Do I have a legitimate DUI / DWI defense in Fairfax?
All to often, we hear from clients and potential clients that they’re not sure whether it is even worth hiring a defense attorney to help them with their DUI charge because it’s an “open and shut case.” First of all, there is no such thing as an open and shut case. Everyone, regardless of their actions, is entitled to 4th Amendment rights. Was the stop of your vehicle valid? Was there enough probable cause to arrest you? You can only get proper advice on these issues by speaking to an experienced Fairfax DUI Lawyer.
That said, we know that people tend to go to the internet first for advice before reaching out to an expert. So we’ll provide some information to help you think about your specific case:
Reasonable Suspicion to Stop
All traffic stops must be performed with reasonable suspicion that the driver has either violated the motor vehicle code or with reasonable suspicion that the driver is engaged in some type of criminal activity. Usually, if there is no violation of the traffic code, the officer making the stop will claim that there was some sort of traffic movement which is legal but him some sort of cause to believe that the driver was impaired.
The defense, however, does not have to show that there was no such movement of your vehicle. Rather, the burden on the defense is only to show that there was no warrant issued for the seizure of you and your vehicle on the date that you were stopped. A warrantless stop is legal and valid IF the officer had “reasonable, articulable suspicion” that a crime was committed or was being committed. This stop is legal only if the officer is able to point to specific and articulable facts which, taken together with rational inferences from those facts, reasonably warrant the officer’s stop of your vehicle.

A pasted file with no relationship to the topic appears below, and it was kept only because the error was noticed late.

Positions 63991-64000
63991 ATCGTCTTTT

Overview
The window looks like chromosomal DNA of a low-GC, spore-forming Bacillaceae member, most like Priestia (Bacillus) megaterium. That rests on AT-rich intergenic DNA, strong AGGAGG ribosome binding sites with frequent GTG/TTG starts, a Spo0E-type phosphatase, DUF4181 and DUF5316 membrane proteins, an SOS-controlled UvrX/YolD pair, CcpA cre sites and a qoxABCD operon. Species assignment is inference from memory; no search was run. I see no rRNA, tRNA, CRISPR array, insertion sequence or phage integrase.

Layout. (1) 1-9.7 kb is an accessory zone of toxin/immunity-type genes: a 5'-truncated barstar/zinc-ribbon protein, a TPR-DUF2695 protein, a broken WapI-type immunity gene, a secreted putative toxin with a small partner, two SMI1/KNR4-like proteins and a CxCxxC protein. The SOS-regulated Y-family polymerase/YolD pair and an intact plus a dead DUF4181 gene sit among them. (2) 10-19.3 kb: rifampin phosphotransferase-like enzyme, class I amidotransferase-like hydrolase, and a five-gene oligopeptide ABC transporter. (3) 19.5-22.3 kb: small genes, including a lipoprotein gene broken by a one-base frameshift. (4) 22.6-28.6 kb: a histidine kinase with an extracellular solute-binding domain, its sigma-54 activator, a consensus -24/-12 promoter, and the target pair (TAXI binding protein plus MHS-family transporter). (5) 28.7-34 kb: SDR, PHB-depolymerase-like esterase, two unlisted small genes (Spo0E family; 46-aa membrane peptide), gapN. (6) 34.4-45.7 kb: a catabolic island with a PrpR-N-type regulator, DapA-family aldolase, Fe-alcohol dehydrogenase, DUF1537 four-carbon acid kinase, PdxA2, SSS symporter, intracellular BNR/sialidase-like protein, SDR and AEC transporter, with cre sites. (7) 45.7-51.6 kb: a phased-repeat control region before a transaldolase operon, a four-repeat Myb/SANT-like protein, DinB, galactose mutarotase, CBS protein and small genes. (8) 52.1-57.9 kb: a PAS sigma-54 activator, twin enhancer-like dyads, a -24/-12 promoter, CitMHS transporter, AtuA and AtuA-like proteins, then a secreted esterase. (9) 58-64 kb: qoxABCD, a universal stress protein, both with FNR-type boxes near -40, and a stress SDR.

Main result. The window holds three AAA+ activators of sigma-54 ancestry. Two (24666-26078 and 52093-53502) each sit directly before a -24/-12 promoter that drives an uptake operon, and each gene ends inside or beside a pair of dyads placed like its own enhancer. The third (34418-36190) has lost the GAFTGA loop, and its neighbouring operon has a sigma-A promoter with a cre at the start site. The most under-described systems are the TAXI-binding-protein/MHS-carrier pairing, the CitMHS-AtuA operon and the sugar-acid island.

Probable Cause to Arrest
As always, it is the state’s burden to show that there is a valid exception to the warrant requirement of the 4th Amendment to arrest you for suspicion of DUI. A warrantless arrest is only valid if it is based upon probable cause. Of specific importance, the Virginia Supreme Court has ruled that the mere odor of alcohol on a person’s breath without more is insufficient to establish either intoxication or lack of control of one’s vehicle. That means that an officer’s simple observation that you may have the odor of alcohol on your breath is not sufficient evidence by itself to sustain an arrest. Additionally, erratic behavior of the defendant alone is also not sufficient to establish probable cause for arrest. The officers must establish a connection between the “erratic” behavior and the consumption of alcohol before the evidence can rise to the level of probable cause for a lawful arrest.
This is a start to get you thinking more thoroughly about your own DUI case. For more information, please visit Fairfax DUI Lawyer, Alexandria DUI Lawyer, Arlington DUI Lawyer, Prince William DUI Lawyer